Smith and Downs (1974) considered the petal scale, also called a ligule, nectar scale or lateral fold, one of the premier indicators of generic-level relationship in Bromeliaceae (Fig. 3.1B). Appendaged corollas characterize about one-third of the family, including at least some members of 14 of the 27 genera comprising Bromelioideae, six more in Pitcairnioideae, and three in Tillandsioideae. However, recent ndings drawn from studies of ontogeny question its current broad application as a taxonomic marker, particularly in Tillandsioideae where presence or absence differentiates Vriesea from Tillandsia (Brown and Terry 1992). Even Smith and Downs granted overall similarity greater weight at least once by subsuming Tillandsia pabstiana under Vriesea drepanocarpa. Petal scales clearly lack diagnostic value elsewhere in the family, for example in Pitcairnia and Puya where several species (e.g., Pitcairnia pulverulenta, Puya hofstenii) include individuals with appendaged and naked corollas.
The bromeliad petal scale assumes a variety of forms at maturity following a more uniform beginning. Development starts with the emergence of a pair of adaxial excrescences on the base of the expanding petal on either side of the antipetalous stamen lament (Fig. 3.1B). Primordia of Pitcairnioideae and some Tillandsioideae fuse into a single, variously bi d or lobed, tongue-like ap with an entire margin. Six petal scales characterize the more elaborately appendaged owers of many Bromelioideae, one on each side of the three stamen laments opposed to the same number of corolla members. Final shape may be sac or pouch-like with distal loba-tions or fringes. Accessory lateral folds of undetermined homology embellish some scales. Conversely, those of typically ant-inhabited Aechmea bracteata remain much simpler, perhaps consistent with small, autogamous owers and the modest amounts of nectar they produce to encourage outcrossing (Fig. 3.2C).
Brown and Terry (1992) discovered that petal scales emerge shortly before the bud expands preparatory to anthesis. Initiation sometimes coincides with microsporogenesis, but usually occurs later along with the post-meiotic, tetrad stage. Most signi cantly, scales proved to be the last external multicellular structures to form during petal development. So timed, this organ can appear and disappear in the evolutionary sense without effecting fundamental change in corolla structure.
As a "terminal ontogenetic character , these delicate appendages probably represent recent, minor modi cations of more deeply seated oral patterns. If so, features determined earlier during ontogeny should provide superior markers for genera and higher taxa. A hybrid between Billbergia nutans (appendaged) and a Cryptanthus (unappendaged) species possessed petals with scales, suggesting genetic dominance at a single locus. Brown and Terry (1992) concluded that petal scales represent synapomorphies in some parts of the family (e.g., possibly several subgenera in Aechmea, Neoregelia subgenus Hylaeaicum) and homoplasies within groups containing more divergent populations (e.g., Tillandsioideae, Pitcairnia, Puya).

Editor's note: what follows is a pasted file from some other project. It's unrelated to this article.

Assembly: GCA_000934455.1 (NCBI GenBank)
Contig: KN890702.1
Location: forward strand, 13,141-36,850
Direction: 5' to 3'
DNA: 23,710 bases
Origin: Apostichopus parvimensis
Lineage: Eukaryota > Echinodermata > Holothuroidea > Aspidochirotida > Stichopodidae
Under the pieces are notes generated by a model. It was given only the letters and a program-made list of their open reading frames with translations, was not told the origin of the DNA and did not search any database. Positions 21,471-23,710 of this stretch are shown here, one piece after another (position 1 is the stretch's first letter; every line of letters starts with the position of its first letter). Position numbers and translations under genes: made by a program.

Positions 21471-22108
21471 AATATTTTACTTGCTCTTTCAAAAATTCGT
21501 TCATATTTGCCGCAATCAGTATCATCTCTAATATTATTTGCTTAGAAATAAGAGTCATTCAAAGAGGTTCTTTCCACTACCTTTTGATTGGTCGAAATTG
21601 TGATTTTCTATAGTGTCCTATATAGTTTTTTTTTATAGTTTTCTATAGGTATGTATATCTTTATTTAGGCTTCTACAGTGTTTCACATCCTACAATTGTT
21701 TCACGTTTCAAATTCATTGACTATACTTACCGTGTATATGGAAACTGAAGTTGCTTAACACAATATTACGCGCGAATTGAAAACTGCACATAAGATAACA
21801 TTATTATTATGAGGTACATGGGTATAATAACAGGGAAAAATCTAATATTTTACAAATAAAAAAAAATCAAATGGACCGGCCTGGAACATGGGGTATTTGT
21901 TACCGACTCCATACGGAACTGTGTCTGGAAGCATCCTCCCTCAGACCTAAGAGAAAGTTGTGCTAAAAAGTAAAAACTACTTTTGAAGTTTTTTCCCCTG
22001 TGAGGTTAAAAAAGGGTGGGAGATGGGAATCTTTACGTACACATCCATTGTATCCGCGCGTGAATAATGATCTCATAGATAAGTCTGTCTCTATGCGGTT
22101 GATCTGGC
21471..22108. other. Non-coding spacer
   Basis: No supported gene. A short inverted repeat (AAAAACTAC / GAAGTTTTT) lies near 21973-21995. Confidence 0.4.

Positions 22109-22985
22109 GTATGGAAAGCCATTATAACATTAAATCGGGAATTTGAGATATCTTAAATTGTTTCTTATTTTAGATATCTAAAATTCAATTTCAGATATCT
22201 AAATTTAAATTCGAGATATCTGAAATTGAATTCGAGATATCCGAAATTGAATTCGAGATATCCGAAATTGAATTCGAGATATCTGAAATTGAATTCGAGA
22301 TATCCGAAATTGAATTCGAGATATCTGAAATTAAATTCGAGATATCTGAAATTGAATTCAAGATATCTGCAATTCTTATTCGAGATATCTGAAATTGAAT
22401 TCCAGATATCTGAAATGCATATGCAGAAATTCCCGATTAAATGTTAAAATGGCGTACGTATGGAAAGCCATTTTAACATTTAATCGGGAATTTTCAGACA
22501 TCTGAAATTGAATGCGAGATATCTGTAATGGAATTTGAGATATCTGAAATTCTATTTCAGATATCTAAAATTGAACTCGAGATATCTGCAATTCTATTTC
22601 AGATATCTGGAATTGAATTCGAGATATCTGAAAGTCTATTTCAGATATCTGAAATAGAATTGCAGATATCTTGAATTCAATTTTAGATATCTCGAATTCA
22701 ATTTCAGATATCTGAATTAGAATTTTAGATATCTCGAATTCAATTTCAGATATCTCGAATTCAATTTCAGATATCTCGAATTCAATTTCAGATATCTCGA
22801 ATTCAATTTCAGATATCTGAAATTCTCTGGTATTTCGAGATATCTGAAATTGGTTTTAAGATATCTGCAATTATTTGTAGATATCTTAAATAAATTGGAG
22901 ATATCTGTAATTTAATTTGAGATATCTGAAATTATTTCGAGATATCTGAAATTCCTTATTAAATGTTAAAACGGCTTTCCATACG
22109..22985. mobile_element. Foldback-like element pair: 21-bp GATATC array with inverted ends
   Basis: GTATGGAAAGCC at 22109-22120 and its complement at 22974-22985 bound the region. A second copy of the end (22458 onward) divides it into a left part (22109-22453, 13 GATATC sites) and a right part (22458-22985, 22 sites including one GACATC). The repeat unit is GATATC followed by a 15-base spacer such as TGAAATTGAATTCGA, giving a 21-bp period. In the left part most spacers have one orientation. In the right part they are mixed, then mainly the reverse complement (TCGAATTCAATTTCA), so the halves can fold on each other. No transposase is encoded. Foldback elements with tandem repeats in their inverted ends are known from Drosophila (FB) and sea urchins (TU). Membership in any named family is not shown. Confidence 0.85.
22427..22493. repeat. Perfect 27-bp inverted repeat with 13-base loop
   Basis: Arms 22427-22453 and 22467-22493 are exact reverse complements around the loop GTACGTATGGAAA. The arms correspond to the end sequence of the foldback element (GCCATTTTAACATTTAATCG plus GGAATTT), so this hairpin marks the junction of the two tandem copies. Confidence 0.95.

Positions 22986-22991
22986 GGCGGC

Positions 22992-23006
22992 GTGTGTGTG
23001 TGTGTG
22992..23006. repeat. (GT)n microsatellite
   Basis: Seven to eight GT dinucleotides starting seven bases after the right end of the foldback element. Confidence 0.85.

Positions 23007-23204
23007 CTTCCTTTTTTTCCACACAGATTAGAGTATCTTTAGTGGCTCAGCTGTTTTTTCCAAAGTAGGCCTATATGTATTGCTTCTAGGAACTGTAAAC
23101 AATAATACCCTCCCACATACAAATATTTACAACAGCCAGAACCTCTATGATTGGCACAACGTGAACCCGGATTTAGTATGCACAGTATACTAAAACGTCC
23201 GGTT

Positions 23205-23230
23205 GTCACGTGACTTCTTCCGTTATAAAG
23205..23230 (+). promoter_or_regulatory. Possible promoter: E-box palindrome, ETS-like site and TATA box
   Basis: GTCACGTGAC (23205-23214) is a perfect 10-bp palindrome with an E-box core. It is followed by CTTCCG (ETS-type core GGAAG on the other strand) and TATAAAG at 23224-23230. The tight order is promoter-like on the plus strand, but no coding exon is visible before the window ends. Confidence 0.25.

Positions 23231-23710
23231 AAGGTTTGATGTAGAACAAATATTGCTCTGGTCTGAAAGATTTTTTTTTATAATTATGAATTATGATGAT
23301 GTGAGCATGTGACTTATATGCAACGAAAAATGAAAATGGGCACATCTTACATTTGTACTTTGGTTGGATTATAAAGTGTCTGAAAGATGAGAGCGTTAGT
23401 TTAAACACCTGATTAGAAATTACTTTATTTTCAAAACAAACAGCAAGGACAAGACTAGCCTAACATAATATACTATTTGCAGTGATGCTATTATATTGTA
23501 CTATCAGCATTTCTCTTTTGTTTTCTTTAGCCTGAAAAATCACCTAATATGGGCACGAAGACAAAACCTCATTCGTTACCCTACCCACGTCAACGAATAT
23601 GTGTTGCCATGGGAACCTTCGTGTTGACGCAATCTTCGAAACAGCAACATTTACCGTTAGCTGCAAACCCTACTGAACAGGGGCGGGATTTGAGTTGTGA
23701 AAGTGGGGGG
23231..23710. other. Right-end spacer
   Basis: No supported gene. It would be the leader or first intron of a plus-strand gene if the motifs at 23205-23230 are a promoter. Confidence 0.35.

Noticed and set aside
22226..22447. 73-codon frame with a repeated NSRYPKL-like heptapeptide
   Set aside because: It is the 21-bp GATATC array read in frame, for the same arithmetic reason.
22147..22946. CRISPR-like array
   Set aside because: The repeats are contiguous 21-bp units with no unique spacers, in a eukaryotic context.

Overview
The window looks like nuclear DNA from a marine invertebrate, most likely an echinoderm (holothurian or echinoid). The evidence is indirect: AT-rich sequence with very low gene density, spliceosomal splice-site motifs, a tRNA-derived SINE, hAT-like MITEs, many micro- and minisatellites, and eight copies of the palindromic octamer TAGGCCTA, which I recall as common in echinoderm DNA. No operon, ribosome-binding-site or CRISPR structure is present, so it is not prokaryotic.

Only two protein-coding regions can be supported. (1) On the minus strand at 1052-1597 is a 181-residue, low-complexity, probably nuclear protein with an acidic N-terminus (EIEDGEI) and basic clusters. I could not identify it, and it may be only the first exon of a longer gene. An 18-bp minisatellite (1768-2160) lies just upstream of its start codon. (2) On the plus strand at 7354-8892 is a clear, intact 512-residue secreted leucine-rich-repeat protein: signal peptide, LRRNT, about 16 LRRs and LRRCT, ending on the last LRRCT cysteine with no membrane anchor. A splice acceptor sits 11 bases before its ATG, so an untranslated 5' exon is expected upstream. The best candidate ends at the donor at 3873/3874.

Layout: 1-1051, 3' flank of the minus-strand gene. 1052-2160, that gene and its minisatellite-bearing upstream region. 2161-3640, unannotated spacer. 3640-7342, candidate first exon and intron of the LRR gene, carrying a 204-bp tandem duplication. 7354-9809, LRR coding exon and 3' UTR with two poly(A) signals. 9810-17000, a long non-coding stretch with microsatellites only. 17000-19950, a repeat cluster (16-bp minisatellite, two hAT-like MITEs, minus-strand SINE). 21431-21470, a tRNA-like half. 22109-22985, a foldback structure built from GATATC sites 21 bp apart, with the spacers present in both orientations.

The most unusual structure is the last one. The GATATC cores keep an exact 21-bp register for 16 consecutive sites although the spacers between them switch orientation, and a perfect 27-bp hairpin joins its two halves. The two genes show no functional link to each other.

Most of the speculation about petal scale function has focused on intraoral nectar management. Frequent ornithophily and the occurrence of septal nectaries at the bases of elongated owers support this contention. Brown and Terry (1992), Ueno (1989) and Böhme (1988) demonstrated that the ducts and pore systems occur in different locations to assure product delivery into capillary rather than noncapillary space located near the base of the corolla. Nectar consistently exits from points on the gynoe-cium (superior-ovaried species) or the oor of the hypanthium (inferior-ovaried species) opposite the antipetalous stamens. Scales and other oral parts assume various shapes and juxtapositions to elevate columns of nectar within essentially tubular corollas and stabilize the nectar s sugar concentration and viscosity by retarding evaporation, or they guide the mouth parts of pollinators.
Varadarajan and Brown (1988) obtained information on two Pitcairnia species that bears on scale function. Speci cally, they noted how this organ appears to diminish without reinforcing selection. Pitcairnia brevicalycina features yellow owers with or without petal appendages. When present, the scale is simple to match the accompanying modest nectar production. Pitcairnia heterophylla (Fig. 2.12A), on the other hand, produces scarlet, nectar-rich owers bearing larger scales equipped with elaborate distal modi cations.
Bee pollination seems to explain corolla structure and oral reward in the rst species; birds or large moths with comparably high caloric demands service the second population (Varadarajan and Brown 1988). Although petal scales assist nectar presentation in Pitcairnia heterophylla, they appear to be vestigial in Puya brevicalycina. However, nectar scale structure can be deceptive; even a pair of simple, vertical folds with no discernible glandular lining held nectar in the corollas of some Puya floccosa populations. Other modi cations of the bromeliad ower, such as the coherent, swollen lament bases in some Dyckia, may help maintain reservoirs of nectar in the absence of scales.
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